‘Tremendous’ Geoff Dyer
‘A pitch-perfect account of boxing, blue-collar bewilderment and the battle of the sexes’ San Francisco Chronicle
A major cult film directed by John Huston
Stockton, California: a town of dark bars and lunchrooms, cheap hotels and farm labourers scratching a living. When two men meet in the Lido Gym – the ex-boxer Billy Tully and the novice Ernie Munger – their brief sparring session sets a fateful story in motion, initiating young Munger into the “company of men” and luring Tully back into training.
Fat City is a vivid novel of defiance and struggle, of the potent promise of the good life and the desperation and drink that waylay those whom it eludes. This acclaimed American classic tells of their anxieties and hopes, their loves and losses, and the ephemeral glory of the fight.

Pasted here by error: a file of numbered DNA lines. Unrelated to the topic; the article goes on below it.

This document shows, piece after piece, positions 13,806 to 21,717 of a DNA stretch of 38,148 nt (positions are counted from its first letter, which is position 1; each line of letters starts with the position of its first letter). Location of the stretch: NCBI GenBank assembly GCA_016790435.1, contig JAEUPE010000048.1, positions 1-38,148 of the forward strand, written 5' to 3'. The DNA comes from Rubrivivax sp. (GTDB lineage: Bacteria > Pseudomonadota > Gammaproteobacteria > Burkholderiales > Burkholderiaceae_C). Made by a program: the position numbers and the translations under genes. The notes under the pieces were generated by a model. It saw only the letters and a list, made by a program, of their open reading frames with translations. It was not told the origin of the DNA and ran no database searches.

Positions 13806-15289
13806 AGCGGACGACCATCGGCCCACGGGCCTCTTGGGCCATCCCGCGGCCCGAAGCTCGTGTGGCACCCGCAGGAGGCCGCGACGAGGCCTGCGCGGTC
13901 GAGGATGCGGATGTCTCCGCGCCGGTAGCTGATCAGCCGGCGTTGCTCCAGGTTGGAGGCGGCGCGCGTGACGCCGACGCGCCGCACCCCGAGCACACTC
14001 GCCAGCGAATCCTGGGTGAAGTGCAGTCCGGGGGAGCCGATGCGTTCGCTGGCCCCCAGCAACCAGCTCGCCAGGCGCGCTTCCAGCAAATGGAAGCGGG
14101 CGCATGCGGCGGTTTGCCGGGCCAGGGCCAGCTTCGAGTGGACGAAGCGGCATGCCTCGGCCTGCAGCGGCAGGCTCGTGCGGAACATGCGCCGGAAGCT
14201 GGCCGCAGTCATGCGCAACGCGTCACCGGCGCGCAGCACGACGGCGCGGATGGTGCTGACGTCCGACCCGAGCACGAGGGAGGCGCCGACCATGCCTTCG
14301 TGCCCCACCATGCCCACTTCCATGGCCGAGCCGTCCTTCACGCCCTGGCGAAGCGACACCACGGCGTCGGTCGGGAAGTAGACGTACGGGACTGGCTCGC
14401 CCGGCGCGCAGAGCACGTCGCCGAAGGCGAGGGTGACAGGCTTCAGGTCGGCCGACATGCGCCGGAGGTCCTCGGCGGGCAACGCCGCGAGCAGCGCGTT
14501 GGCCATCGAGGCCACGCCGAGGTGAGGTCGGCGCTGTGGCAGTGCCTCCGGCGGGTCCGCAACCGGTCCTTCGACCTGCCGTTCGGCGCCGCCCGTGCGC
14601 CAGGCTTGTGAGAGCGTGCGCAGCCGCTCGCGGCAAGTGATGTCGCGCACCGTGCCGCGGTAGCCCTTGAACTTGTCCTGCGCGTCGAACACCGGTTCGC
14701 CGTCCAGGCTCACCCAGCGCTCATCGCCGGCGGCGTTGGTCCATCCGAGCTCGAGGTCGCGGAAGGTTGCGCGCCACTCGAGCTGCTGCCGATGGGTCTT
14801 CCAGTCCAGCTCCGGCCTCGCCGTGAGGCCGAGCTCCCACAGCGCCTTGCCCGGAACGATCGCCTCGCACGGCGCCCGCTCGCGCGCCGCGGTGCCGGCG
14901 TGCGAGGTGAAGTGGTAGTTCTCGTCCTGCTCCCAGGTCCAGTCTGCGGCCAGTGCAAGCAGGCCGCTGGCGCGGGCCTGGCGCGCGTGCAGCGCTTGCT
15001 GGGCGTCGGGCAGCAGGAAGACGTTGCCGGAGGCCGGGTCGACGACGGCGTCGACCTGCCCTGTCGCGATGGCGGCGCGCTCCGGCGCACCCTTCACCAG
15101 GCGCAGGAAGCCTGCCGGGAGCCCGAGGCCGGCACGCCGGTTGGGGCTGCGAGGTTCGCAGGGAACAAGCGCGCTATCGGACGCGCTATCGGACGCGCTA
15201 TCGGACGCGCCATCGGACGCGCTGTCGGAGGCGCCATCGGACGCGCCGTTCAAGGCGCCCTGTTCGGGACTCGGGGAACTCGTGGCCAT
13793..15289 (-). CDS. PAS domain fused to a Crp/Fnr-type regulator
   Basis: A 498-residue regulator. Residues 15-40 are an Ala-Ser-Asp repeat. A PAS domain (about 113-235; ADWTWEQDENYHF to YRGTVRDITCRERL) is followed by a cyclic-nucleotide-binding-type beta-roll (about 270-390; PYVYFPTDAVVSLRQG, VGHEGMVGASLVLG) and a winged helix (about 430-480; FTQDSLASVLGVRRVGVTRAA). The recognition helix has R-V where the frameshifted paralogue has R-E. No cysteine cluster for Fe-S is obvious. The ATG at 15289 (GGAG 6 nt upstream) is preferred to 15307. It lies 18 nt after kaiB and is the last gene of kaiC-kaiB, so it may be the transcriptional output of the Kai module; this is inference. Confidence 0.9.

A classic story about pugilists and poverty in 1950s California hits hard nearly five decades on -- Nicholas Lezard Guardian The most beautifully written book... It's bleak but it's saved from being unrelenting bleakness by the beauty of the writing. Not a single word is wasted and Gardner here paints a very visceral picture of the despair but also the hope they just might make it out... It's a stunner RTE Arena A terrific read Irish Times Tremendous -- Geoff Dyer A brass-knuckle sucker punch of a novel Paris Review Fat City, Leonard Gardner's pitch-perfect account of boxing, blue-collar bewilderment and the battle of the sexes, is cause for celebration, and reflection San Francisco Chronicle A slim, taut book that has earned its status as a classic by dint of its immaculate, evocative prose, a compassionate but dour view of the human condition, and the absolute credibility of its depiction of the sport of the busted beaks...It is seductive, engaging, and lit, despite the odds, by a vitality that is in itself a form of hope. We come away from it burnt clean Slate Gardner has got it exactly right... but he has done more than just get it down, he has made it a metaphor for the joyless in heart -- Joan Didion Gardner has laid claim to a locale that others have explored, but seldom with such accuracy and control... in a tone that is both detached and lyrical. The triumph of the book is its action. Running, fighting, loving, weeding, harvesting, these men stay in motion in order not to be doomed. So powerfully does Gardner record their actions that we recall their lives, not their defeats New York Times Book Review Really a superior performance... Gardner takes us into the bitter fancies of two professional prizefighters... the first is a has-been, the second is learning to lose. A third character, their manager, links the pair in defeat and frustration... Gardner strips them of everything except the most important thing: their singularity... of such a seemingly small gift is dignity born and success measured Newsweek The stories of Ernie Munger, a young fighter with frail but nevertheless burning hopes, and Billy Tully, an older pug with bad luck in and out of the ring, parallel one another through the book. Though the two men hardly meet, the tale blends the perspective on them until they seem to chart a single life of missteps and baffled love, Ernie its youth and Tully its future. I wanted to write a book like that -- Denis Johnson In his pity and art Gardner moves beyond race, beyond guilt and punishment, as Twain and Melville did, into a tragic forgiveness. I have seldom read a novel as beautiful and individual as this one -- Ross MacDonald Leonard Gardner wrote Fat City as a moody elegy to the wayward dreamers who fight in tank-town arenas, then retreat to flophouses and shotgun weddings, day labor and rotgut drinking binges Los Angeles Times Flawlessly rendered, unforgettable Joyce Carol Oates
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